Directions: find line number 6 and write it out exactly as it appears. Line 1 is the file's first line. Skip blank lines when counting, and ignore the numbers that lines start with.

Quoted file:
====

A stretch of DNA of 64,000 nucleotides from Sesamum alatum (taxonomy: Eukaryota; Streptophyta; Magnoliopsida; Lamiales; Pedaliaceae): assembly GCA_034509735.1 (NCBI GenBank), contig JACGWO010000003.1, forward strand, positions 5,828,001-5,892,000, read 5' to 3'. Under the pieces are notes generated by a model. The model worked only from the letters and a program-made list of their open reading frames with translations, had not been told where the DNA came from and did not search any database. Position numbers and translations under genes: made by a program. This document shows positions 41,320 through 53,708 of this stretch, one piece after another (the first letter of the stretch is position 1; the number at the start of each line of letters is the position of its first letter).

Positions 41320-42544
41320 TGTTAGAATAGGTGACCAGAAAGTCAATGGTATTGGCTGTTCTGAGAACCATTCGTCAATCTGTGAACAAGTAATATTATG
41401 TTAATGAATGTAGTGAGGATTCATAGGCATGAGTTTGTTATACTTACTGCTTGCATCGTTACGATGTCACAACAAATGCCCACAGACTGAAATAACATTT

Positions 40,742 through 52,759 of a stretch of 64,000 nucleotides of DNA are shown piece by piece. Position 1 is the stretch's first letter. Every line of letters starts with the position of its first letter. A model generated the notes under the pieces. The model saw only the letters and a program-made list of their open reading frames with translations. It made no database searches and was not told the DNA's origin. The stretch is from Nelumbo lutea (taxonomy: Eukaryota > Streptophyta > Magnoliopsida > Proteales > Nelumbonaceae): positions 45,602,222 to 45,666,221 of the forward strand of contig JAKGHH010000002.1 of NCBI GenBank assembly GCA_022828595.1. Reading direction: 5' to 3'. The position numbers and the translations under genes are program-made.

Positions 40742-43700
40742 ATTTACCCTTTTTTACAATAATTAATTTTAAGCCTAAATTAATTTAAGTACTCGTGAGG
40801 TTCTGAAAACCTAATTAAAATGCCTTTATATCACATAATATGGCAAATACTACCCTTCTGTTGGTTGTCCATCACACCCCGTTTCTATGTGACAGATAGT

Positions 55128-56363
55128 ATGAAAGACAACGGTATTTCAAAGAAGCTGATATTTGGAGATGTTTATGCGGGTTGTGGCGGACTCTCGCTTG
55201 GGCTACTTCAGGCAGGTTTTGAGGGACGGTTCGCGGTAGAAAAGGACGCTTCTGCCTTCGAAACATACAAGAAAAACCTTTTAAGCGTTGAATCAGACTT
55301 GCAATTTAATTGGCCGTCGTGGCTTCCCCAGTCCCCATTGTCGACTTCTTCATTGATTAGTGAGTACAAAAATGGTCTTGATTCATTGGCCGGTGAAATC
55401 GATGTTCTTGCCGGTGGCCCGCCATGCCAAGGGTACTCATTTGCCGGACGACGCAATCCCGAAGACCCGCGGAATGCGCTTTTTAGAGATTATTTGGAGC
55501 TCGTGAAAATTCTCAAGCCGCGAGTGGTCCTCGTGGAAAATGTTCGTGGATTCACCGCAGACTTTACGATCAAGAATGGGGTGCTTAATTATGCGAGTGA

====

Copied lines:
Positions 40742-43700